It should come as no surprise that MT’s readers are an astute group when it comes to issues regarding mass media. The fact that they pick up this rag shows their interest in obtaining alternative points of view. Hell, I can’t even disagree with them for ranking the alternative press a middling third choice as a strategy for beating media monopolies. Papers like this have become increasingly consolidated in recent years (we call the folks at a daily in Scranton, Pa., boss these days) so even the alties ain’t the independent voices they used to be. And ranking the Web number one is absolutely spot-on. No matter how much the big boys at AOL Time Warner muscle in on the action, it doesn’t seem possible that they will ever be able to squeeze out those offering an alternative to the mainstream. I see it every day. When I wanted to hook up with demonstrators going to D.C. to protest Bush’s inauguration, the Internet connected me with local contacts in a matter of minutes. Countless messages are posted on the enviro-mich listserve, offering informed critiques of the state’s environmental policies. There’re also timely comments and source contacts from groups such as the Institute for Public Accuracy (www.accuracy.org) which, in its own words, is a “nationwide consortium of policy researchers” who seek “to broaden public discourse by gaining media access for those whose perspectives are commonly drowned out by corporate-backed think tanks and other influential institutions.” The BuzzFlash Report (www.buzzflash.org) provides an antidote to Drudge by offering timely links to articles with a progressive bent. Salon (www.salon.com) offers a daily dose of wide-ranging, fiercely independent reporting and essays. And then there’s TomPaine (www.tompaine.com), which “seeks to enrich the national debate on controversial public issues by featuring the ideas, opinions, and analyses too often overlooked by the mainstream media.” A group called Fairness and Accuracy in Reporting (www.fair.org) offers up “well-documented criticism of media bias and censorship.” The Utne Reader (www.utne.com) daily e-mails highlighting selected articles from all sorts of alternative publications. The list goes on and on. So, to paraphrase the late Timothy Leary (who’s still inhabiting cyberspace at www.leary.com), turn on your computer, tune in your search engine (www.dogpile.com is my favorite) and drop out of the monopolies.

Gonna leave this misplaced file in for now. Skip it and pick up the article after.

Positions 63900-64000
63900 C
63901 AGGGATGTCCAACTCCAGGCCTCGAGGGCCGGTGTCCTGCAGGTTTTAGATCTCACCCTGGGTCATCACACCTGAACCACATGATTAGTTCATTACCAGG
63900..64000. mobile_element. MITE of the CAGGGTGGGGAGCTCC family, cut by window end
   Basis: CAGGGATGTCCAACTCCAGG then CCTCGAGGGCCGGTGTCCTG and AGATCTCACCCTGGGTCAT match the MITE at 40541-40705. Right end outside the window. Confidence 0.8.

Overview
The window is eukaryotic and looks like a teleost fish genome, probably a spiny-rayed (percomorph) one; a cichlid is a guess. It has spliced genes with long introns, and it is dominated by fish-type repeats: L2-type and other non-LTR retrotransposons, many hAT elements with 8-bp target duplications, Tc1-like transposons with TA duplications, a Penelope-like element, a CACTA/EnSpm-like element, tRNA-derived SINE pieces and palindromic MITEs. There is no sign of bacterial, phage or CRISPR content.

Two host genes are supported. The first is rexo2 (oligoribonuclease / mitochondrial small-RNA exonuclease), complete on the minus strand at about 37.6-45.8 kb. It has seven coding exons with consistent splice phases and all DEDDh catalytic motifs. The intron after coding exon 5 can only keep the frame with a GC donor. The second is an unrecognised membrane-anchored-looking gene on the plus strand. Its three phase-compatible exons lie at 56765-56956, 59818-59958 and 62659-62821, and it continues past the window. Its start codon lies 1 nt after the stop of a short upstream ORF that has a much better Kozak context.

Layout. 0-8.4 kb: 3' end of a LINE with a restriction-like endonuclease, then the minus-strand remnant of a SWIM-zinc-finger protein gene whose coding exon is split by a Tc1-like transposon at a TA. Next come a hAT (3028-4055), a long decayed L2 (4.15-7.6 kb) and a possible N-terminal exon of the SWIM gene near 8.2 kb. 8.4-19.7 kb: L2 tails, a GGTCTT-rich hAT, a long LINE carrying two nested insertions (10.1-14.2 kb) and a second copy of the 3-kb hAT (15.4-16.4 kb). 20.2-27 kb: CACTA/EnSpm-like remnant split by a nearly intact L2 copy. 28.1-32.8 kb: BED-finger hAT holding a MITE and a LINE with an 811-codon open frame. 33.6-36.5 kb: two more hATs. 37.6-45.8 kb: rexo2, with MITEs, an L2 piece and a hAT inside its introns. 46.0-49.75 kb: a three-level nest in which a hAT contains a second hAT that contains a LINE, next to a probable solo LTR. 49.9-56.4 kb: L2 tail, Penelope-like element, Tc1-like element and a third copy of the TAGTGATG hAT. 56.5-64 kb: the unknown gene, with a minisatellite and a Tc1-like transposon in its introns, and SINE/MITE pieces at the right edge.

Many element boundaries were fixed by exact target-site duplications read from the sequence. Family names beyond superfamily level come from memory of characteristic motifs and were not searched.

Best Candidate to Run Against Dennis Archer,